By Craig Shapiro
If it’s OK to be happy about who won’t be there this year when the clan gets together for Thanksgiving, then I’m happy. Really happy.
We’ll once again dig into a festive, flavorful dinner with all the fixin’s, and no one’s going to push away from the table hungry. But for the first time, turkey won’t be on our menu. After masquerading as a vegetarian for some time — my rickety resolve always dissolved at this time of year — I recently went all in and committed to going vegan.
Thanksgiving, in my book, tops the holiday list. It’s about family, grace and, especially, compassion. So why celebrate it by tearing into the flesh of another being?
Did you know that turkeys will sit for hours to have their feathers stroked? Or that they’re gentle by nature but will also protect their friends? They’re intelligent, too, and, like our cats and dogs, are playful individuals with unique personalities. Wild turkeys, who live for about 10 years, can fly 55 miles per hour and like to roost in oak and pine trees.
Most of the 45 million turkeys who will be slaughtered for Thanksgiving this year get to enjoy none of these simple pleasures. They are hatched in incubators, not by their mothers, and, at a few weeks old, are crammed by the thousands into filthy, windowless sheds. To prevent them from hurting each other in these stressful conditions, parts of their beaks and toes are cut off, without the use of any painkillers. They’re bred to gain a lot of weight very rapidly—so much that many experience organ failure and heart attacks. They can’t fly, and many can’t even walk because their legs can’t support all that unnatural weight.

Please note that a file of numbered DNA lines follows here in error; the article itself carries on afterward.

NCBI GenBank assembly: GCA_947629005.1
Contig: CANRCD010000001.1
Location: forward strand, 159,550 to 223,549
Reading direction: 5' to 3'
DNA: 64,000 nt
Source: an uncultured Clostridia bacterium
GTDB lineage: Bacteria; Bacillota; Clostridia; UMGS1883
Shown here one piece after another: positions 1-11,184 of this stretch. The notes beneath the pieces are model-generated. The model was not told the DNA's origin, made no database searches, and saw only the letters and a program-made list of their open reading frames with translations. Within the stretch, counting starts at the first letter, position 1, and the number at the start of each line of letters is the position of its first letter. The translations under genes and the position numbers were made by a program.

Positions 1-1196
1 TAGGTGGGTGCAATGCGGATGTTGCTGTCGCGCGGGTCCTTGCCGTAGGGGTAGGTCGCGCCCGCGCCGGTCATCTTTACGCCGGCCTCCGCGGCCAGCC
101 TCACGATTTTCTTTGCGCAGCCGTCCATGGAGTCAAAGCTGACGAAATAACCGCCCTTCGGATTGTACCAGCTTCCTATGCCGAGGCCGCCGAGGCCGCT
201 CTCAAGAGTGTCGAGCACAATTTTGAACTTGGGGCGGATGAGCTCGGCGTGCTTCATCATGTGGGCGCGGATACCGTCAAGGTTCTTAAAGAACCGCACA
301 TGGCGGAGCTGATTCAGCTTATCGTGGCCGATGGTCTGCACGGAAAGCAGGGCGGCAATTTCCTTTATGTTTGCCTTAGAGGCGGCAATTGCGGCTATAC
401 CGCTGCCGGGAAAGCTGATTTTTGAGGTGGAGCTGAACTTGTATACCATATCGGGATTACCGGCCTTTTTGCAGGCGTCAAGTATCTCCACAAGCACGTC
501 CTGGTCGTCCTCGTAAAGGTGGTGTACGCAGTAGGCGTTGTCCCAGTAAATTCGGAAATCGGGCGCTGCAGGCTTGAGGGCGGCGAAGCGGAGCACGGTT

When they’re 3 to 5 months old, turkeys raised for their flesh are violently stuffed into crates and trucked to slaughterhouses, where they are shackled upside-down, have their throats cut and are dunked into tanks of scalding-hot water—often while still conscious.
I’m certain I’ll enjoy Thanksgiving more without having any of that cruelty on my conscience.
And I’ll feel good, too, knowing that my choice is the greener one. A sweeping U.N. study singled out animal agriculture as being largely responsible for 19 percent of global greenhouse-gas emissions, 38 percent of land use and 70 percent of freshwater consumption. The tons of waste produced by factory farms have contaminated groundwater, lakes and rivers.
And here’s the (vegan) icing on the cake: My family will tuck into Thanksgiving dinner without worrying about the health issues, among them heart disease and cancer, that have been linked to eating meat, eggs and dairy products. Vegan foods are cholesterol-free, usually low in saturated fats and high in fiber, protein, complex carbohydrates and cancer-fighting phytochemicals.
I’ve only been vegan for a few months, but the early returns look good. My blood pressure is 112/58, lower than the 120/80 favored by the National Institutes of Health. My cholesterol is down, too. Pretty soon, I’ll need to buy new pants. Goodbye, size 36. Hello, size 34!
I’ve even been sleeping better. While I can’t say with scientific certainty that going vegan is the reason, I do know there’s a rock-solid connection between a clear conscience and the choice I’ve made—that no animal will ever again suffer to fill my plate.
I couldn’t be more thankful.
By Craig Shapiro